One of the most dramatic changes caused by the Coronavirus pandemic was an immediate boom in online activity of all types, from ecommerce to streaming of entertainment to wider adoption of online access to financial tools, as well as utilization of online education.
This soaring activity put a severe strain on many existing networks and systems. Unfortunately, it also opened up vast new opportunities for cyberfraud, particularly in the U.S., where trillions of dollars in new government support was offered almost immediately, to businesses, education, households and cities. Much of this aid and support was in the form of easy-to-get business loans, unemployment benefits and household welfare payments.
Criminals correctly saw this as a vast opportunity, in particular an opportunity to create false identities or otherwise fraudulent applications for funds. Government systems were overwhelmed and under-protected.
Fraud in the PPP (Payroll Protection Program) small business program alone was in the neighborhood of $100 billion. In addition, unemployment benefits claims saw fraud likely totaling from $100 billion to $200 billion—no one really knows the correct amount. Elsewhere, fraudulent activity increased at ecommerce companies and financial companies. Email-based scams proliferated. Ransomware ran rampant—abusing small businesses, large businesses, hospitals and local governmental units.
Meanwhile, knowledge workers began working from home in unprecedented numbers. This created millions of new weak points in enterprise security, as these workers’ own devices, their internet activities and their methods of logging into work-related networks created new opportunities for criminals to hack into major systems.
As a result, global demand for enhanced cybersecurity solutions and better online identity (digital ID) technologies soared from 2020-2022. There is every reason to think that demand will continue to be extremely strong, and that enterprises and government organizations of all types will spend immense amounts of time and money on cybercrime prevention.
Increasing Investments in Cybersecurity
The Coronavirus pandemic made it obvious that better habits, better solutions and increased investment in cyberfraud deterrence exist in many areas. For example:
- Working from home by knowledge workers boomed, and to a large extent that practice will continue. This means that at-home workers need better antivirus solutions and better practices, while the enterprise-level networks they log into need much more effective user authentication and threat detection/deterrence for systems and servers. The rapidly growing use of the cloud by enterprises makes this all the more vital.
- Next, consumers have, to a big degree, accelerated their adoption of ecommerce as well as online management of financial accounts. Such online activities and systems have opened the door to much greater risk from fraud. (This includes the theft of billions of dollars’ worth of cybercurrencies from online accounts, even though the keys to those cybercurrencies are encrypted.)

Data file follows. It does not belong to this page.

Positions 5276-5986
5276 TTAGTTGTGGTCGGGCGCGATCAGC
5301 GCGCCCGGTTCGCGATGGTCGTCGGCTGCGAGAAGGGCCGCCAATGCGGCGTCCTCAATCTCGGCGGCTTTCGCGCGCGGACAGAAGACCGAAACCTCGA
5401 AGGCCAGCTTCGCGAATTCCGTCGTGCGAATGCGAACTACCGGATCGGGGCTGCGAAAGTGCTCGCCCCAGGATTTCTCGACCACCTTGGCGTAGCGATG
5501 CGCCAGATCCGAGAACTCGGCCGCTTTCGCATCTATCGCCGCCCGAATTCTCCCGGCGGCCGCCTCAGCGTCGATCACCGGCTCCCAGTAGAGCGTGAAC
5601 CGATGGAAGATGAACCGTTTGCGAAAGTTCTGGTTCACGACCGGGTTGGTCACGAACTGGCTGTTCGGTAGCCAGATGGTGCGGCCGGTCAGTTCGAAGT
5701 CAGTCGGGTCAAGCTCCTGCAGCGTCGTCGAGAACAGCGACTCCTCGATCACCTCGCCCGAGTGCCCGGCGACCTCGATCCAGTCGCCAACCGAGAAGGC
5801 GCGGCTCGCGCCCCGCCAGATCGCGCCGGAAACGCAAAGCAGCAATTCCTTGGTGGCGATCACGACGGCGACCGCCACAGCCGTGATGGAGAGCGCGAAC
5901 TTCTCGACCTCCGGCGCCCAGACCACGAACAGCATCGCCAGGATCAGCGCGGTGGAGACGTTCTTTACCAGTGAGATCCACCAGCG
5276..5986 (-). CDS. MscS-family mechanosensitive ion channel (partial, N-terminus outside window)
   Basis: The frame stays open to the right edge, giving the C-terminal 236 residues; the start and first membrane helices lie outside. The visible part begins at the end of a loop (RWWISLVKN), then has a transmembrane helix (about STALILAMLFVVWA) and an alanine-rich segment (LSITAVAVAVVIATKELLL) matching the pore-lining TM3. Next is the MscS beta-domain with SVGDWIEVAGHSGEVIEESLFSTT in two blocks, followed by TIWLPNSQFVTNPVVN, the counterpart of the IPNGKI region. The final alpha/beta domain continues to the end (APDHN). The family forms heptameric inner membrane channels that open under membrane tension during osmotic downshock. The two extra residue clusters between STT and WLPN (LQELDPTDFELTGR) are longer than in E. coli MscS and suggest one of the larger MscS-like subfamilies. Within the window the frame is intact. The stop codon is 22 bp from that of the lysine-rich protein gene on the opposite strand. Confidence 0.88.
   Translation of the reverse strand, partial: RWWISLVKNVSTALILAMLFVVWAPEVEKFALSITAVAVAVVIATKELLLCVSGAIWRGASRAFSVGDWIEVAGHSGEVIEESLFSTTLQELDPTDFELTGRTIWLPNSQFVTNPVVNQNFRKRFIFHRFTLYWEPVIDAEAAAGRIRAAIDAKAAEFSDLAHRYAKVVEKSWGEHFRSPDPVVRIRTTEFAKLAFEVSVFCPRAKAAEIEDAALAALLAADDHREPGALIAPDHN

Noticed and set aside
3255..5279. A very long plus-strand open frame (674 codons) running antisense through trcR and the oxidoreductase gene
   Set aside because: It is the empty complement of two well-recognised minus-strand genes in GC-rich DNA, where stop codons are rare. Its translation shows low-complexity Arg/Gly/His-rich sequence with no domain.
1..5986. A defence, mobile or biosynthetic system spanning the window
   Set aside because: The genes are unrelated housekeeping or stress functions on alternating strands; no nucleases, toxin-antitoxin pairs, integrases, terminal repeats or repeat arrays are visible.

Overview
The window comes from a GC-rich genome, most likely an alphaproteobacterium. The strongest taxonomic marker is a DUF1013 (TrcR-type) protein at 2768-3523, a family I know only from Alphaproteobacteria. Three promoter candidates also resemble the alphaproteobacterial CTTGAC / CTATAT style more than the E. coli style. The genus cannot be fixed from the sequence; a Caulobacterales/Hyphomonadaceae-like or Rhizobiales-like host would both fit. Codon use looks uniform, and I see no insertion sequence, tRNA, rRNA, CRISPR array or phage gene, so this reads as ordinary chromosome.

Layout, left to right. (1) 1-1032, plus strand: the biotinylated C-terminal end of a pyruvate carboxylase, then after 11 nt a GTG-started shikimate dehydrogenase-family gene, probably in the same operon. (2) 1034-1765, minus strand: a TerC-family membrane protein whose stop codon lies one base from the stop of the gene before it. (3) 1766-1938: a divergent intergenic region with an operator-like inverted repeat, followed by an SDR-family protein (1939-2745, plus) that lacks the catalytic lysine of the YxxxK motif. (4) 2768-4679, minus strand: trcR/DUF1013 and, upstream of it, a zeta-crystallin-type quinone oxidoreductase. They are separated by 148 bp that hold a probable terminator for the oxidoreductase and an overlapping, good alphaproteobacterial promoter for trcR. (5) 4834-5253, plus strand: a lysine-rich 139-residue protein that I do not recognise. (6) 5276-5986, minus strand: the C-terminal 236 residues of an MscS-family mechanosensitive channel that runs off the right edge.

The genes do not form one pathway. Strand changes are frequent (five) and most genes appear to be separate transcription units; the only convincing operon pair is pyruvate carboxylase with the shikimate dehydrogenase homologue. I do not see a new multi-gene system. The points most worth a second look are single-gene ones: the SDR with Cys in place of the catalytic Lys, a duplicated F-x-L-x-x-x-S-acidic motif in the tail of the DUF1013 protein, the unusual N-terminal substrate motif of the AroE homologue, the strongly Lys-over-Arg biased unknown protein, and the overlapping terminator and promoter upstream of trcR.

- Fraudsters are learning how to take better advantage of the proliferation of mobile devices and related apps to commit scams and take over accounts.
- Continued rapid growth in cloud computing and remote file storage means that more and more data is susceptible to theft and manipulation by hackers and fraudsters.
- The so-called “dark web” has grown exponentially, thanks to massive hacks at systems including government agencies and credit bureaus—making it simple for fraudsters to anonymously purchase vast quantities of personal login and ID information at modest cost, including name, address, Social Security number, driver’s license number, passport number, username and password.
Opportunities in the Cybersecurity Market
Today’s heightened need for enhanced cybersecurity will boost demand for:
- Better digital identity (Digital ID) technologies.
- Artificial intelligence- and machine learning-based tools.
- Stronger network security, such as enhanced firewalls.
- Better personal device security, including for mobile devices.
- Increased use of advanced personal login methods, including biometrics (iris scan, fingerprint, facial recognition, voiceprint), behavior recognition, device recognition and geolocation.
- Strong demand for cybersecurity consulting.
- Strong demand for employees skilled in technologies and best practices for cybersecurity.
- Security platforms that deploy multiple avenues of deterrence from one vendor, such as Digital ID, multi-factor authentication, antivirus, network-wide security hardware/software and constant monitoring and vigilance.
- Virtual private networks (VPNs).
Access a Comprehensive Cybersecurity Market Report
This article is an excerpt from a newly published report Plunkett's Cybersecurity, Digital ID & Online Fraud Industry Almanac 2022 by Plunkett Research, Ltd.
This detailed report presents a complete cybersecurity market overview—covering cybersecurity market growth, key market segments, and industry trends. Use this report to access up-to-date industry statistics and learn about top cybersecurity companies.
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